Intelligent CIO APAC Issue 01 | Page 32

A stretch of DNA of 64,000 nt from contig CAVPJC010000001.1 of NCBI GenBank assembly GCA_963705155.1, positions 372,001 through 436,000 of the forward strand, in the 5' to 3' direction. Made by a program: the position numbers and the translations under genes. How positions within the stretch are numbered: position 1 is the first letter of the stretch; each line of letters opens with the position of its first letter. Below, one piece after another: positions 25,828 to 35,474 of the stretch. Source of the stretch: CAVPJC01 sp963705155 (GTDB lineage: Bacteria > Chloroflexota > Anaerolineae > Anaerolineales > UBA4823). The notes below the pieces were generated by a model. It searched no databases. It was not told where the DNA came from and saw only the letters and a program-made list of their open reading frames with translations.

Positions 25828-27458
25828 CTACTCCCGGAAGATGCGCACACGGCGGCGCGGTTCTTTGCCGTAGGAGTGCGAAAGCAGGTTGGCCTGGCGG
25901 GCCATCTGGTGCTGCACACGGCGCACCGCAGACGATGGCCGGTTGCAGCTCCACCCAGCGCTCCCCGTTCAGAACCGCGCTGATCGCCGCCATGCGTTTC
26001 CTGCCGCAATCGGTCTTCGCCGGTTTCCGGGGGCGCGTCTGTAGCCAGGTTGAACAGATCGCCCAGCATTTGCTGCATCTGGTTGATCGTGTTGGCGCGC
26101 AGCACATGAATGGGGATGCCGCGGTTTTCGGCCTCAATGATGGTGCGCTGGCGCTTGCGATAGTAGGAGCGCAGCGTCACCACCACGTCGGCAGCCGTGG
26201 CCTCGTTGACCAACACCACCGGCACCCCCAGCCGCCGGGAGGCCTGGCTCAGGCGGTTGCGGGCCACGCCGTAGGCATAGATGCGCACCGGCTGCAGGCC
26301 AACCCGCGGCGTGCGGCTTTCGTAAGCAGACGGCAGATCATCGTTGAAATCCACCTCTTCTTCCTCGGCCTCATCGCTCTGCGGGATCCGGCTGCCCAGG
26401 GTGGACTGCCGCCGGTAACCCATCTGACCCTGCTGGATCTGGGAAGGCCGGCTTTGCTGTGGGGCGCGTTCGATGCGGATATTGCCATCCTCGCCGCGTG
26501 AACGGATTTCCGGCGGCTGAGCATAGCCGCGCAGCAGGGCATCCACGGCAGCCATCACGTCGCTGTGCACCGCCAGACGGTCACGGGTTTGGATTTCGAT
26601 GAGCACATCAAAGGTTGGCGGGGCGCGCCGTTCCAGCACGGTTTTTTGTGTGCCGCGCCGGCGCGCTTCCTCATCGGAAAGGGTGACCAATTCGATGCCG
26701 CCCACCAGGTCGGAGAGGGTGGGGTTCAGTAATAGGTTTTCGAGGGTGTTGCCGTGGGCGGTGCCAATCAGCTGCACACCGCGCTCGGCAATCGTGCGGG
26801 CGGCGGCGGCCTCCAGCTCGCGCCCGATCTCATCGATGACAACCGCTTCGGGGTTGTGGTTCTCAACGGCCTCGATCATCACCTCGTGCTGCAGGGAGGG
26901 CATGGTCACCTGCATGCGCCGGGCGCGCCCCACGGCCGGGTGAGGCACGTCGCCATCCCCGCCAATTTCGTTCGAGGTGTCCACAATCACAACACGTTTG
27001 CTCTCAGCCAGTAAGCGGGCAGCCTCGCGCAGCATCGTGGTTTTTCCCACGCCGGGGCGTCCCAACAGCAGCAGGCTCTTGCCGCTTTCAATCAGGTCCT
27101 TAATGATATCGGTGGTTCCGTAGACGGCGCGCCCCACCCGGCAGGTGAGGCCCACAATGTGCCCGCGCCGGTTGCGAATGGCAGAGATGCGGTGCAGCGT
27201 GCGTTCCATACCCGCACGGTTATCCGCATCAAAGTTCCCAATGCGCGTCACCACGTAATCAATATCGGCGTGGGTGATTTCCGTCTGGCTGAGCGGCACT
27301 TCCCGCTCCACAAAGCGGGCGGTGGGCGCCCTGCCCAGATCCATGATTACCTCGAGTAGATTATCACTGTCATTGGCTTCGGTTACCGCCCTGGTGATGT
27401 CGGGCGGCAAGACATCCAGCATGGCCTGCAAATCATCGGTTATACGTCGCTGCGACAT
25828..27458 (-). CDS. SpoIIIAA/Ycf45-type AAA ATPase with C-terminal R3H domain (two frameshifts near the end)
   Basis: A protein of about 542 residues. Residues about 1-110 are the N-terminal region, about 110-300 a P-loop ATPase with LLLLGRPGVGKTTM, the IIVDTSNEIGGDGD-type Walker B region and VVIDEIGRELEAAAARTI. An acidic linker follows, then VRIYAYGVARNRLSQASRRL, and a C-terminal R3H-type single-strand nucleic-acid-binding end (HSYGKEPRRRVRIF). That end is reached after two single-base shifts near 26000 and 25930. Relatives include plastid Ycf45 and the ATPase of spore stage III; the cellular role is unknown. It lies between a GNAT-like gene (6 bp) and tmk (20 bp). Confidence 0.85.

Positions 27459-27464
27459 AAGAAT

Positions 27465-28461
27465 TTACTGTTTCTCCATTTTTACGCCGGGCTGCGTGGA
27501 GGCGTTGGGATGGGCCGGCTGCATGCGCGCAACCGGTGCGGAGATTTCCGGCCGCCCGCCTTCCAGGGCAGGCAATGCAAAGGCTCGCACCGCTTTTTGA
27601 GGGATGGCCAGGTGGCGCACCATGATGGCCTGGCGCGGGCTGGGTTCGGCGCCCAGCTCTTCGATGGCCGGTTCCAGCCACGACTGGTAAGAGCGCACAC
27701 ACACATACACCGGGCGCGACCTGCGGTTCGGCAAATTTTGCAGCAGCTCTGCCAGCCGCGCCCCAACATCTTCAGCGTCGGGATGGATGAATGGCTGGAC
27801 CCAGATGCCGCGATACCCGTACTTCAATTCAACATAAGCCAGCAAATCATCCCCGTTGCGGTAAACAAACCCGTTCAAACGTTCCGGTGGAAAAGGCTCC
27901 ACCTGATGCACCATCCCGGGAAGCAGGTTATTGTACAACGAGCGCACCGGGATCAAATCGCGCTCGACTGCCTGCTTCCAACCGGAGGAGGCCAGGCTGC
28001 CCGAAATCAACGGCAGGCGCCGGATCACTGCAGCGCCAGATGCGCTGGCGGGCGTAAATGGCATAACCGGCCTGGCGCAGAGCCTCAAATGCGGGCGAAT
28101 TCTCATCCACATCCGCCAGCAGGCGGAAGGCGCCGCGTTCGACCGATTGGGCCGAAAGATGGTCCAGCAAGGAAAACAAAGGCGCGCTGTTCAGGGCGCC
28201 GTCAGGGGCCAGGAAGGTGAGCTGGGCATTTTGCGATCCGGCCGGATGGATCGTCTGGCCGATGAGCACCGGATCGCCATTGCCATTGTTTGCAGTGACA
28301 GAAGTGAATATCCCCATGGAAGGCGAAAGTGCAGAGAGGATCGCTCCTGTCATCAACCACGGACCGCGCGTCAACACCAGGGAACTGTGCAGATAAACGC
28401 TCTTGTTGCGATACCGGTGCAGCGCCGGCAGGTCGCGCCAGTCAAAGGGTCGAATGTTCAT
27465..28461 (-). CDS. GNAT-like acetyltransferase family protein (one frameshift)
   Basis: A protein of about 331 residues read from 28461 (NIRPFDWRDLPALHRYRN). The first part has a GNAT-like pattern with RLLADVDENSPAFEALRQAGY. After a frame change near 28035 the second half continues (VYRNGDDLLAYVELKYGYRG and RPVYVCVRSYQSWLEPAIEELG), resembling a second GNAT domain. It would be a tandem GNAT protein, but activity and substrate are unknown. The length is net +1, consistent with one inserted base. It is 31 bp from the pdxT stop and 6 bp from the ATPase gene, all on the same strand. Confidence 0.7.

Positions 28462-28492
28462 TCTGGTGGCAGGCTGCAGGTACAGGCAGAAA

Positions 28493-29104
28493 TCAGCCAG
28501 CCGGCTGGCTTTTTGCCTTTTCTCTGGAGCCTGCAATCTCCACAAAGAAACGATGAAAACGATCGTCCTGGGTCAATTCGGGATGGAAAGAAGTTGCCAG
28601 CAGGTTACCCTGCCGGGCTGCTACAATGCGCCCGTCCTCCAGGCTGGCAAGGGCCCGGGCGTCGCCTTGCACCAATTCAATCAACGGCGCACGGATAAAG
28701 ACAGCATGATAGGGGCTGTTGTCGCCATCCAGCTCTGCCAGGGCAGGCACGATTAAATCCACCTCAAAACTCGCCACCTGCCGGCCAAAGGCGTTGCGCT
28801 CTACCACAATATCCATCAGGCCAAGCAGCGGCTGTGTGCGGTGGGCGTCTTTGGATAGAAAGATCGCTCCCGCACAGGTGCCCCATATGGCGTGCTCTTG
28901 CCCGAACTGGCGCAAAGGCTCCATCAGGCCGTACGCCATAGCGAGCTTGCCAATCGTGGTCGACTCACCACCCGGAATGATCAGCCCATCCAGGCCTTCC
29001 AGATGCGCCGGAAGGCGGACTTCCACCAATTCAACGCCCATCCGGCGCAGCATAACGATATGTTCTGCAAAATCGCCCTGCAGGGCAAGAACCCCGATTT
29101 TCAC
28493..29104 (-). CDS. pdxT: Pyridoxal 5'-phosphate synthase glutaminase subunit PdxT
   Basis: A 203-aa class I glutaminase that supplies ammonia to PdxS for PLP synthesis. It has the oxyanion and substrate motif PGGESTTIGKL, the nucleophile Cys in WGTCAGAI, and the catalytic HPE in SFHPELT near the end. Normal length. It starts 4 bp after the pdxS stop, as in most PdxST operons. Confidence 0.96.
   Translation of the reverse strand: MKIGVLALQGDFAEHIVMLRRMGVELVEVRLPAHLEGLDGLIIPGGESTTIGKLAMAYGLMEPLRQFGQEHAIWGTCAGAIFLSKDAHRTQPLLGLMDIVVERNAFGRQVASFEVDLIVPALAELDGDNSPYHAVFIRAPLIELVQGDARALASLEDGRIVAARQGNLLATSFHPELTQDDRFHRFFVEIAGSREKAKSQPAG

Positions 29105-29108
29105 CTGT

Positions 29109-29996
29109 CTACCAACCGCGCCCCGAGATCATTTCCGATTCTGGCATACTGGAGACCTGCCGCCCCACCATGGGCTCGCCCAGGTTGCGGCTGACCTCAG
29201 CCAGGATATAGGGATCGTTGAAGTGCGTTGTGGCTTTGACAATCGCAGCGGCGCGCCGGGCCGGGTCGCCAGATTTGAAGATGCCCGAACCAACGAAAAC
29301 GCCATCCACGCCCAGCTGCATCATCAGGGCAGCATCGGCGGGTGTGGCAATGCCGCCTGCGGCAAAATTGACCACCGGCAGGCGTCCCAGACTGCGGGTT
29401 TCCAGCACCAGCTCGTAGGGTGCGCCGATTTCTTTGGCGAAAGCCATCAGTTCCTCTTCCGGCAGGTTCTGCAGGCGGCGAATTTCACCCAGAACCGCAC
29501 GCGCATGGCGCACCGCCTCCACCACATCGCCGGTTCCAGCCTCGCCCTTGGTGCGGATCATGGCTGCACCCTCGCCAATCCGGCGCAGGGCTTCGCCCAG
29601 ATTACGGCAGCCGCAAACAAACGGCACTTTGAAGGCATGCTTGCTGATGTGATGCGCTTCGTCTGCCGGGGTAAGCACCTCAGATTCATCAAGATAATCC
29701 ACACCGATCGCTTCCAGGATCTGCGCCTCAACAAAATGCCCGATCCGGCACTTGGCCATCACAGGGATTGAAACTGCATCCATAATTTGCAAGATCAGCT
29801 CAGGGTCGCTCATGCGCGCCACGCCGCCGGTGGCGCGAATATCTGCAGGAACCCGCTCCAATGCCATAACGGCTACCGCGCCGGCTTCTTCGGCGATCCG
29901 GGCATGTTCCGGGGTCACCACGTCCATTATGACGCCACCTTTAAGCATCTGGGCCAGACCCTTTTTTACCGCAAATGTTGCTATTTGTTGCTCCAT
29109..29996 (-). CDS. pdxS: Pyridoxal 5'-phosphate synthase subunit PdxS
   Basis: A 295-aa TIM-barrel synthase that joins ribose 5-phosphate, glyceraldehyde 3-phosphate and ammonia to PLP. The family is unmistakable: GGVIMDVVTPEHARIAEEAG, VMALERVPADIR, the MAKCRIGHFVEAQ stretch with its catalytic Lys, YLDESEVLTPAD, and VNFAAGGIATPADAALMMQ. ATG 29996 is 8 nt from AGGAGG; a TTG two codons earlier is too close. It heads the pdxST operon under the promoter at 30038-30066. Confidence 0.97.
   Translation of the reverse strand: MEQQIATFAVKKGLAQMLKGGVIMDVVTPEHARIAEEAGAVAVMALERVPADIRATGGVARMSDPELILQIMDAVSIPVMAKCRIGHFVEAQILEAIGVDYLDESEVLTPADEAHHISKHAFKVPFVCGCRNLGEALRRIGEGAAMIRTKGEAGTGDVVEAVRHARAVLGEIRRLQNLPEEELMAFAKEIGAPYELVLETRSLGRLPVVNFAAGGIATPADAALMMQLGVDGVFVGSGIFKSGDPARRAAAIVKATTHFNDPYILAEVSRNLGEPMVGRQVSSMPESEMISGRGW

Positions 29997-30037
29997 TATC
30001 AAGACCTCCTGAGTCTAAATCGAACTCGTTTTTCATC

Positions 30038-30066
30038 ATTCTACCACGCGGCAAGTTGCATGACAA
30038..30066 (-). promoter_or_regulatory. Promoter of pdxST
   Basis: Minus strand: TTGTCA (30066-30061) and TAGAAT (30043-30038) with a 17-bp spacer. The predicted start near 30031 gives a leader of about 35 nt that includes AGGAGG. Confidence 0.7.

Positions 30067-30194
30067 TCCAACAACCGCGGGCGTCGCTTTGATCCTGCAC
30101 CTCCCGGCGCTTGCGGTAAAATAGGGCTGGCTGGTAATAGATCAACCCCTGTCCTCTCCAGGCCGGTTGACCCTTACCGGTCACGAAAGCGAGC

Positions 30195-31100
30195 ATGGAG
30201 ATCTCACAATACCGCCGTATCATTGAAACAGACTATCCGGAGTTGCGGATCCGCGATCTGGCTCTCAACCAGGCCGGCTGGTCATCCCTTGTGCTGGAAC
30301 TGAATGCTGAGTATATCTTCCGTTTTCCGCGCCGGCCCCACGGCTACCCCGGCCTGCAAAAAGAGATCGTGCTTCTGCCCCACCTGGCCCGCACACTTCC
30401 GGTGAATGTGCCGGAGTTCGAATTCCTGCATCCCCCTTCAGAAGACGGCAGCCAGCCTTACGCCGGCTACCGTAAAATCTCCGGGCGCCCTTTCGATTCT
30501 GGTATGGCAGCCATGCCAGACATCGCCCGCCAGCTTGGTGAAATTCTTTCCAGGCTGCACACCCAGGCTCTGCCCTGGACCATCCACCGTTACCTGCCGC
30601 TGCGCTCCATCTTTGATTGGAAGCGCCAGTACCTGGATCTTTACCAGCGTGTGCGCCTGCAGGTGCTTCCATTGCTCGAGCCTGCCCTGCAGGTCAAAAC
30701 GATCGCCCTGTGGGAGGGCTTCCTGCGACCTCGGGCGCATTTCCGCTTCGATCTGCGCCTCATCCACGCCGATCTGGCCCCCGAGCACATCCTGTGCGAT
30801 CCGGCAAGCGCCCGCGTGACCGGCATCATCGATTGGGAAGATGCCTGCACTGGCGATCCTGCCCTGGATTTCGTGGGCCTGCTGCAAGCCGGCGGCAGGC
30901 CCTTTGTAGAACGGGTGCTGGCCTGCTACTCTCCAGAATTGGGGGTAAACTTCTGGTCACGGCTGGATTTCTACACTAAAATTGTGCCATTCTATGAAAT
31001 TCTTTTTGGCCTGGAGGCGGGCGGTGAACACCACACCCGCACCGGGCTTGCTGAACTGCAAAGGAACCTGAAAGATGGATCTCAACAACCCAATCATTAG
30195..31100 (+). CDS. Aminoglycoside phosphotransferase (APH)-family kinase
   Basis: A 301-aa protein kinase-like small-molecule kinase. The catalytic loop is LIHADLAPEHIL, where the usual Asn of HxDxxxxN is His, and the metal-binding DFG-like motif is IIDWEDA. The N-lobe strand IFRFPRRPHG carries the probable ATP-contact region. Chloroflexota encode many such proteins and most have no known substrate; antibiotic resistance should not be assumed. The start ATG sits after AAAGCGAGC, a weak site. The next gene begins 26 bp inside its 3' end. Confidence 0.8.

EDITOR’S QUESTION WHAT ARE THE MAJOR CYBERTHREATS TO THE APAC REGION? Microsoft has unveiled Asia Pacific findings from the latest edition of its Security Endpoint Threat Report 2019, annual research aimed at identifying cyberthreats and building cyber-resilience across the region. Findings were derived from an analysis of diverse Microsoft data sources, including eight trillion threat signals received and analyzed by Microsoft every day, covering a 12-month period, from January to December 2019. The research revealed significant differences in the exposure to cyberthreats between developed and developing countries, with developing countries continuing to remain vulnerable to threats despite the overall decrease in encounter rates across the region. “As security defenses evolve and attackers rely on new techniques, Microsoft’s unique access to billions of threat signals every day enables us to gather data and insights to inform our response to cyberattacks,” said Mary Jo Schrade, Assistant General Counsel, Microsoft Digital Crimes Unit, Microsoft Asia. “The Microsoft Security Endpoint Threat Report aims to create a better understanding of the evolving threat landscape and help organizations improve their cybersecurity posture by mitigating the effects of increasingly sophisticated attacks.” Malware and ransomware remain key cybersecurity challenges in developing markets Asia Pacific continued to experience a higher-than-average encounter rate for malware and ransomware attacks – 1.6 and 1.7 times higher respectively than the rest of the world. This is despite a 23% and 29% overall decline across these two threat vectors when compared to the 2018 findings. The research revealed that developing countries, including Indonesia, Sri Lanka, India and Vietnam, were most vulnerable to malware and ransomware threats in 2019. “Often, high malware encounters correlate with both piracy rates and overall cyberhygiene, that includes regular patching and updating of software. Countries that have higher piracy rates and lower cyberhygiene tend to be more severely impacted by cyberthreats. Patching, using legitimate software and keeping it updated can decrease the likelihood of malware and ransomware infections,” said Schrade. The research identified that countries with lower piracy rates and stronger cyberhygiene practices have witnessed a significant decline in attacks. Specifically, malware and “ COUNTRIES THAT HAVE HIGHER PIRACY RATES AND LOWER CYBERHYGIENE TEND TO BE MORE SEVERELY IMPACTED BY CYBERTHREATS. ransomware threat encounter rates in Japan, New Zealand and Australia, were three to six times lower than the regional average. Despite the low threat encounters observed in developed countries, Schrade encouraged all businesses to remain vigilant. “Cybercriminals do not stand still. We are witnessing attackers pivoting away from conventional methods and shifting towards customized campaigns, targeted at specific geographies, industries and businesses. By relying on cloud technology and developing a comprehensive cyber resilience strategy, organizations can effectively bolster their cybersecurity strategies.” 32 INTELLIGENTCIO